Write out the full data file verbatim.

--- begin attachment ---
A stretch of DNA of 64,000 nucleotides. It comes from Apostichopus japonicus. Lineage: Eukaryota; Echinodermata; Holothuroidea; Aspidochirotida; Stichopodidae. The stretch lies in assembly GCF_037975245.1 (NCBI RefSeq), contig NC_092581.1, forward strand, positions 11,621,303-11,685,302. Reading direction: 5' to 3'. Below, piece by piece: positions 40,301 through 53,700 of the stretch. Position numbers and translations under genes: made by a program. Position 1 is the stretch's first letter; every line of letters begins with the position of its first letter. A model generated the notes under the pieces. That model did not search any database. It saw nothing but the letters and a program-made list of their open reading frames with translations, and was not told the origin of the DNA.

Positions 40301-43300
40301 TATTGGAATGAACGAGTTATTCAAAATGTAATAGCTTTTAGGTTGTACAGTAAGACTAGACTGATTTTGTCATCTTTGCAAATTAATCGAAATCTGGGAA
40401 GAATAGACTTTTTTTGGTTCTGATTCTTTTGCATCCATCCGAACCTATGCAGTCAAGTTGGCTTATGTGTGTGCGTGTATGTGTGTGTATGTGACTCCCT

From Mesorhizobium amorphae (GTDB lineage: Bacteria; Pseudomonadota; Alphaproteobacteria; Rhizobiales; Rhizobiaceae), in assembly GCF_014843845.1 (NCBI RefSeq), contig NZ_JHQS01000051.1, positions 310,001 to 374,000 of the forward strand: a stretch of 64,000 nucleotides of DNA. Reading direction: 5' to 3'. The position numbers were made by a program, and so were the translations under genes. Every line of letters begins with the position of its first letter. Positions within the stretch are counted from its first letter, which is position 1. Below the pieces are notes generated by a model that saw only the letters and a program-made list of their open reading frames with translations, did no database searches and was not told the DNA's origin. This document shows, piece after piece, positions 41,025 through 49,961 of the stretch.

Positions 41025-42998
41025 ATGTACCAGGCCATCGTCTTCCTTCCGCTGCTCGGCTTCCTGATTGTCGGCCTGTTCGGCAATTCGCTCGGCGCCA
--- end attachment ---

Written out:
A stretch of DNA of 64,000 nucleotides. It comes from Apostichopus japonicus. Lineage: Eukaryota; Echinodermata; Holothuroidea; Aspidochirotida; Stichopodidae. The stretch lies in assembly GCF_037975245.1 (NCBI RefSeq), contig NC_092581.1, forward strand, positions 11,621,303-11,685,302. Reading direction: 5' to 3'. Below, piece by piece: positions 40,301 through 53,700 of the stretch. Position numbers and translations under genes: made by a program. Position 1 is the stretch's first letter; every line of letters begins with the position of its first letter. A model generated the notes under the pieces. That model did not search any database. It saw nothing but the letters and a program-made list of their open reading frames with translations, and was not told the origin of the DNA.

Positions 40301-43300
40301 TATTGGAATGAACGAGTTATTCAAAATGTAATAGCTTTTAGGTTGTACAGTAAGACTAGACTGATTTTGTCATCTTTGCAAATTAATCGAAATCTGGGAA
40401 GAATAGACTTTTTTTGGTTCTGATTCTTTTGCATCCATCCGAACCTATGCAGTCAAGTTGGCTTATGTGTGTGCGTGTATGTGTGTGTATGTGACTCCCT

From Mesorhizobium amorphae (GTDB lineage: Bacteria; Pseudomonadota; Alphaproteobacteria; Rhizobiales; Rhizobiaceae), in assembly GCF_014843845.1 (NCBI RefSeq), contig NZ_JHQS01000051.1, positions 310,001 to 374,000 of the forward strand: a stretch of 64,000 nucleotides of DNA. Reading direction: 5' to 3'. The position numbers were made by a program, and so were the translations under genes. Every line of letters begins with the position of its first letter. Positions within the stretch are counted from its first letter, which is position 1. Below the pieces are notes generated by a model that saw only the letters and a program-made list of their open reading frames with translations, did no database searches and was not told the DNA's origin. This document shows, piece after piece, positions 41,025 through 49,961 of the stretch.

Positions 41025-42998
41025 ATGTACCAGGCCATCGTCTTCCTTCCGCTGCTCGGCTTCCTGATTGTCGGCCTGTTCGGCAATTCGCTCGGCGCCA